# proving : $a_{1}=a_{2}=\cdots=a_{n}$ when satisfied relation

Suppose $k_1,k_2,k_3,\ldots,k_n$ are non-negative integer numbers such that sum $k_1+k_2+\cdots+k_n$ is an odd number. Let $a_1,a_2,\ldots,a_n$ be arbitrary numbers satisfied: $$\frac {|a_1-a_2|}{k_1}=\frac {|a_2-a_3|}{k_2}=\cdots=\frac {|a_{n-1}-a_n|}{k_{n-1}}=\frac {|a_n-a_1|}{k_n}$$ How Prove that: $a_1=a_2=\cdots=a_n$?

• Arbitrary numbers you say? – anon Jul 8 '12 at 15:55

## 2 Answers

Let us assume that arbitrary numbers means arbitrary real numbers and that the conclusion is false. Then, all the numbers $a_i$ are distinct hence there exists some signs $s_i=\pm1$ and a nonzero real number $c$ such that $s_i\cdot k_i=c\cdot(a_i-a_{i+1})$ for every $1\leqslant i\leqslant n$, with the convention that $a_{n+1}=a_1$. Summing these relations, one gets $\sum\limits_{i=1}^ns_ik_i=0$. For every $i$, $k_i=-k_i\pmod{2}$, hence this implies that $\sum\limits_{i=1}^nk_i=0\pmod{2}$, which contradicts the assumption that $\sum\limits_{i=1}^nk_i$ is odd.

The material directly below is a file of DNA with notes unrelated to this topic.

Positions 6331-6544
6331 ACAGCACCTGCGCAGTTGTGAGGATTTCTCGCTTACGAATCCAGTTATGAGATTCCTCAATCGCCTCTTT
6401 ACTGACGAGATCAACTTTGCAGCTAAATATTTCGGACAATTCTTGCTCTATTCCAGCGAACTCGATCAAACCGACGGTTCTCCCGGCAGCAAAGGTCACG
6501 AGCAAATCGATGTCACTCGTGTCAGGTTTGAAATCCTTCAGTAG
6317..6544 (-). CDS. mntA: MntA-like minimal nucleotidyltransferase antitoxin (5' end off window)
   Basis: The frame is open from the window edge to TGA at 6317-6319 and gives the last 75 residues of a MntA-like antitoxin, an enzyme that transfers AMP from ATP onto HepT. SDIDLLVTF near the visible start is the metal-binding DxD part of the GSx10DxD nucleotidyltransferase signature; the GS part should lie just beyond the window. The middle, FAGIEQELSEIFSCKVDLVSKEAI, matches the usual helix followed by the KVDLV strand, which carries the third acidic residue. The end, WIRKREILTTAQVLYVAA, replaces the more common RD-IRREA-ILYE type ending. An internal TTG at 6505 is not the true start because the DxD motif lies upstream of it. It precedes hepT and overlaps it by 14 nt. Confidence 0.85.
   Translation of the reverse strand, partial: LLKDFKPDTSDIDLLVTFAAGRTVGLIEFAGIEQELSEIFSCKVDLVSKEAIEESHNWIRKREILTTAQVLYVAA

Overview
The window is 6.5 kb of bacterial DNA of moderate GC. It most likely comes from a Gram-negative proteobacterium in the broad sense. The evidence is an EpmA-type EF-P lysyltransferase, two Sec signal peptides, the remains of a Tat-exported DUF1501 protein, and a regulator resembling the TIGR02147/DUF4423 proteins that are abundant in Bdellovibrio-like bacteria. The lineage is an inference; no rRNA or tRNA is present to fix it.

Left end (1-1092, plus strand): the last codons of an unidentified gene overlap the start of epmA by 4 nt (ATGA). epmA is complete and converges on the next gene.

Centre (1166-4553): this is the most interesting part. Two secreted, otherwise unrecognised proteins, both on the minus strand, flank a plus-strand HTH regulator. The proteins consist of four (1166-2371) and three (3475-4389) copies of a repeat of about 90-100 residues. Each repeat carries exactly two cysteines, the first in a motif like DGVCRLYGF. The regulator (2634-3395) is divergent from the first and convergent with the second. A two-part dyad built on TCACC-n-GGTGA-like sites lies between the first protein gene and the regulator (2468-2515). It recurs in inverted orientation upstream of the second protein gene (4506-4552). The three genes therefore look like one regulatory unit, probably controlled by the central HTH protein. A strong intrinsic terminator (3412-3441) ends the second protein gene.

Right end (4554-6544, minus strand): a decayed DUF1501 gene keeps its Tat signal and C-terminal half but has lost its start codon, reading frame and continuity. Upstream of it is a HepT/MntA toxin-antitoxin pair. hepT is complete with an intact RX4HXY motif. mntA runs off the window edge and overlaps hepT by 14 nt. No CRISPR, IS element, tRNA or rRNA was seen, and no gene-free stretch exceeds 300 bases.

• How did you conclude that $k_{i}=-k_{i}\pmod{2}$? – Frank Jul 8 '12 at 19:30
• For every integer $j$, $j=-j\pmod{2}$ because $j+j=2j=0\pmod{2}$. – Did Jul 8 '12 at 19:33

Edit: You must specify that $a_i\in \mathbb{R}$, since it is false in $\mathbb{C}$.

The statement is false if we are allowed to take $a_i\in \mathbb{C}$. Let $a_0=1$, $a_1=e^{2\pi i/3}$, and $a_2=e^{4\pi i/3}=a_1^2$ so that we are looking at cube roots of unity. Since they form an equilateral triangle in the complex plane, it is clear that $$|a_1-a_0|=|a_2-a_1|=|a_0-a_2|.$$ Thus we are taking each $k_i=1$, so that $k=3$. But this is an odd number. The same reasoning applies for any $n$-gon with the $n^{th}$ roots of unity.